Evergreen's Top 5 Tips For Spotting a Fake Website

Data Security

Gone PhishingThe number of fake or 'phishing' websites is on the rise and fraudsters are becoming ever more sophisticated into duping on-line consumers into parting with personal information and cash. 'Phishing' websites are those that imitate sites of well-known organisations for the sole purpose of fraudulently collecting sensitive and personal information from visitors, including user names and passwords. There are also websites out there that masquerade as being the official third party processing arm of companies and organisations in order to charge fees for services that are often free on the official sites themselves.

At the weekend, The Guardian on-line warned internet users to be wary of 'rogue websites' that are tricking gullible on-line users into paying too much for government services, such as passport renewals. On-line consumers are clicking on some Google 'paid for' adverts that are linked to websites that mimic official government sites. These unauthorised sites offer a service of checking applications, passing on details, then charging a fee for the privilege. Many describe themselves as "third-party processing firms" that make the application process "quicker and easier". These websites are supposed to clearly display that the service they are offering is available elsewhere for free or for a lower fee, but in practice this information is often hidden at the bottom of the page. Many of them also flout the law by only listing a premium rate telephone number as company contact details omitting to include the full company registration information, making it difficult to make contact to receive a refund in the event of a complaint.

So what can you do to protect yourself from fake or misleading sites?

Here are our top 5 top tips to guide you:

1. Are your settings secure? - Check that the security settings on your internet browser are enabled to help spot sites masquerading as trusted sites.

2. Check for security signs – Before entering any banking or credit card information, make sure your browser is showing the padlock symbol next to the address bar and that the address starts with https://. Without these signs, there’s no guarantee of security or encryption of your details. Any legitimate on-line retailer with a well built  e-commerce website will have these security measures set as standard.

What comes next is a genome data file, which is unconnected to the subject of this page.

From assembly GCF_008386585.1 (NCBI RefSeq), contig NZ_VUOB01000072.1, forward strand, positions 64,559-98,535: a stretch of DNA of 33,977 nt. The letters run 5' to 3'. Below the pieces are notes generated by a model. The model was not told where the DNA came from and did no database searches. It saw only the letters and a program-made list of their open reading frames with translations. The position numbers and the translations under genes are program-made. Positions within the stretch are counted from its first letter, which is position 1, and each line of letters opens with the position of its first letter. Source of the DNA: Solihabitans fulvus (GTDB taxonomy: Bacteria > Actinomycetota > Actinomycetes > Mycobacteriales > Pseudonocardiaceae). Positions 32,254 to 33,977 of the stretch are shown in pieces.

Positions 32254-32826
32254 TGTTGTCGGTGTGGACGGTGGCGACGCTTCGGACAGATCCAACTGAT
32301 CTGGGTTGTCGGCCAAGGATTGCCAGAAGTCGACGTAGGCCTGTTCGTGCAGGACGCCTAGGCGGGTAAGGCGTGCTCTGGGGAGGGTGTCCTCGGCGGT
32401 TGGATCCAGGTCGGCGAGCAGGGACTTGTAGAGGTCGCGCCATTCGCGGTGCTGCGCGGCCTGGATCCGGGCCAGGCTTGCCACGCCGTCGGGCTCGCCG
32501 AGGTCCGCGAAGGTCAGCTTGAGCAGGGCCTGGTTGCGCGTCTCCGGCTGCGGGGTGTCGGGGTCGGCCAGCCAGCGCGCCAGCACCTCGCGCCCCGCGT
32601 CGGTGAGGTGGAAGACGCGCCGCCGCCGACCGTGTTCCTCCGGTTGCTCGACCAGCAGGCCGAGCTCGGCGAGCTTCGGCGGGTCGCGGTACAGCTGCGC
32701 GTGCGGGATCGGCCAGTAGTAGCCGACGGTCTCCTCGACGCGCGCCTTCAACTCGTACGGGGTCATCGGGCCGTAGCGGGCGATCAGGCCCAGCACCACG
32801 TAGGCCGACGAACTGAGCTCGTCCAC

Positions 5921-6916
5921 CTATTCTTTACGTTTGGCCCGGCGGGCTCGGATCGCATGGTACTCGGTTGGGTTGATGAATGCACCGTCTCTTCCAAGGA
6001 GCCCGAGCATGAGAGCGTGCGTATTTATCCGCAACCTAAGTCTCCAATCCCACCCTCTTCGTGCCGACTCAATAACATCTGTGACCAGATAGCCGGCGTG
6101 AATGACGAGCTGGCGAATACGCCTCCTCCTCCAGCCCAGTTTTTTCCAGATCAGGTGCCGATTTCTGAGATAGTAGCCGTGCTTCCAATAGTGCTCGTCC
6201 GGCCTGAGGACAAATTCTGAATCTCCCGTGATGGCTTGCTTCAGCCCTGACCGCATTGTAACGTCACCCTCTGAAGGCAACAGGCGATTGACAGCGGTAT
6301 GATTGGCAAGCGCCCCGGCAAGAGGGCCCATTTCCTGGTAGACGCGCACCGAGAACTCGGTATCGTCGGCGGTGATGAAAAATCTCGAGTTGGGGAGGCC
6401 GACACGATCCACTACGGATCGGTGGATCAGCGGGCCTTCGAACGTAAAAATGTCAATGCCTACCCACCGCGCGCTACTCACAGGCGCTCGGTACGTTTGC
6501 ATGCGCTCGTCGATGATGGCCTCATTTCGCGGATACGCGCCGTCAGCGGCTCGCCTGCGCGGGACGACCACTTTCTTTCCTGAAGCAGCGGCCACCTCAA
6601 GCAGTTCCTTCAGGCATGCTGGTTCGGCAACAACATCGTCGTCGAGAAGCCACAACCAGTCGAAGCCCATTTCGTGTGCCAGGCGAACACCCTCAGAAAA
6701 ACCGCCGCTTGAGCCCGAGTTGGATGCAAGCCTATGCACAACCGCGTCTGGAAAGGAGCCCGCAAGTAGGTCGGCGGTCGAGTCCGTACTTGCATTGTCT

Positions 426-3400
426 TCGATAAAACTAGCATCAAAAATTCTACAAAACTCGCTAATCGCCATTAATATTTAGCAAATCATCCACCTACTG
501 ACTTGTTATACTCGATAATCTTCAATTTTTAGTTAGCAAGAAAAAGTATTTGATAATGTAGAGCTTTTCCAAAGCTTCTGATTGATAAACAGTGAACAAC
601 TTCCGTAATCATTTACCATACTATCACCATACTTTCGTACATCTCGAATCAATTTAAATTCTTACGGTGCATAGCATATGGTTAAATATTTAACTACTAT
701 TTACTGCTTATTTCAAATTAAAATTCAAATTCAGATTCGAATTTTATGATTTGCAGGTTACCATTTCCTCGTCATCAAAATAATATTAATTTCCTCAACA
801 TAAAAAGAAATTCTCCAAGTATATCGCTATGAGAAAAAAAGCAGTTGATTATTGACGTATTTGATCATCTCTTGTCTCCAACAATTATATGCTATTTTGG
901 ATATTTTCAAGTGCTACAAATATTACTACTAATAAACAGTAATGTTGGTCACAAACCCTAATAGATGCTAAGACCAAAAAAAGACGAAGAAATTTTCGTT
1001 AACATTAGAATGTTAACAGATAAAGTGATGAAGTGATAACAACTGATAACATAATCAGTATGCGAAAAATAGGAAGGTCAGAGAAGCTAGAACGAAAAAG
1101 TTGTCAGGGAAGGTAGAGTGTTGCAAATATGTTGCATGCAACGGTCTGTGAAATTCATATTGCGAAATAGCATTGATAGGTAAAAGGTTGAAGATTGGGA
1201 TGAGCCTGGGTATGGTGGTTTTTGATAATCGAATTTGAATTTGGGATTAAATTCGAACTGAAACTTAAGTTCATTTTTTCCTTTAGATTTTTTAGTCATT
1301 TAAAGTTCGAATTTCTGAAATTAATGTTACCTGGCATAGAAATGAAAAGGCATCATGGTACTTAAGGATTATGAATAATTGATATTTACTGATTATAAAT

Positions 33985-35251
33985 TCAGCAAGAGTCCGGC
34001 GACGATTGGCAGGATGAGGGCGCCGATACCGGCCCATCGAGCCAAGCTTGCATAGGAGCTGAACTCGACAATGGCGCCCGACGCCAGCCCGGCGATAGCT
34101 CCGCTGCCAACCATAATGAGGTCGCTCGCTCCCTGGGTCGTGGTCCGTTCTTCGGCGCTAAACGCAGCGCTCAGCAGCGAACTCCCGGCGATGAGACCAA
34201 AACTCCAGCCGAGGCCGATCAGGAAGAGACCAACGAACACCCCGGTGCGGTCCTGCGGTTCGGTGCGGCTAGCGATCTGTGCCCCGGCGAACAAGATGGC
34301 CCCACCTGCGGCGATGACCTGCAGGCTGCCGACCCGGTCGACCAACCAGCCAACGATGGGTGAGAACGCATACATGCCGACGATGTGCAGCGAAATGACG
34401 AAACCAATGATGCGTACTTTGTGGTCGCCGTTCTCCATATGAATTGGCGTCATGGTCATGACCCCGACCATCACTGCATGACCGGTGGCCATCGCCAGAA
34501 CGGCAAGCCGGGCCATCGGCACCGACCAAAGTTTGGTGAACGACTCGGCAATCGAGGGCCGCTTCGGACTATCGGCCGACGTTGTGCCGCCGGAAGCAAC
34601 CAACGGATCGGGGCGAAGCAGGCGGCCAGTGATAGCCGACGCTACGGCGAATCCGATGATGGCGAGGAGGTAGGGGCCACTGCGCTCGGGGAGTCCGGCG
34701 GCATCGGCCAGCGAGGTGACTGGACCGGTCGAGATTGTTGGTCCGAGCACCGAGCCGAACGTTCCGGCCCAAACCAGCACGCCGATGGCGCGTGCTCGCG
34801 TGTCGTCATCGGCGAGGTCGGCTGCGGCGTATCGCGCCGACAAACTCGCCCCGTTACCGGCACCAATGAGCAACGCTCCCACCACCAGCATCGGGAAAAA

3. Do your research – If you haven’t used a website before, check its credentials. Search for alternative contact details such as address or phone number. All UK registered business websites need to display the company information i.e. the business name, place of registration, registered number, registered office address and if it is a member of a trade association. Does it have a privacy policy page and information about how cookies will be used on the site? A privacy policy or data protection notice must be displayed on the website if data is processed and must inform the user what the data is used for and that it is compliant with the Data Protection Act 1988. The Privacy Policy must also explain what cookies will be created and their purpose. If the website is claiming to be a 'third-party processing' arm of an official organisation – call the organisation first to verify this. Look on forums and blogs for reviews and advice from previous users of the site.

4. How professional does the site look? – Fake sites that mimic big brands and well-known organisations often don't have the time and investment to look as good as the sites they are masquerading as. Be suspicious of any misspelt words or images that don't look clear or professional.

5. Trust your instincts - Does the site you regularly visit seem different? Websites often change, but if you’re asked for a different set of information than you’re used to, and you haven’t already been warned of site changes on your previous visits, you may be on a fake site.

Follow The Golden Rule: Don't give any personal details until you’re confident that the site is genuine.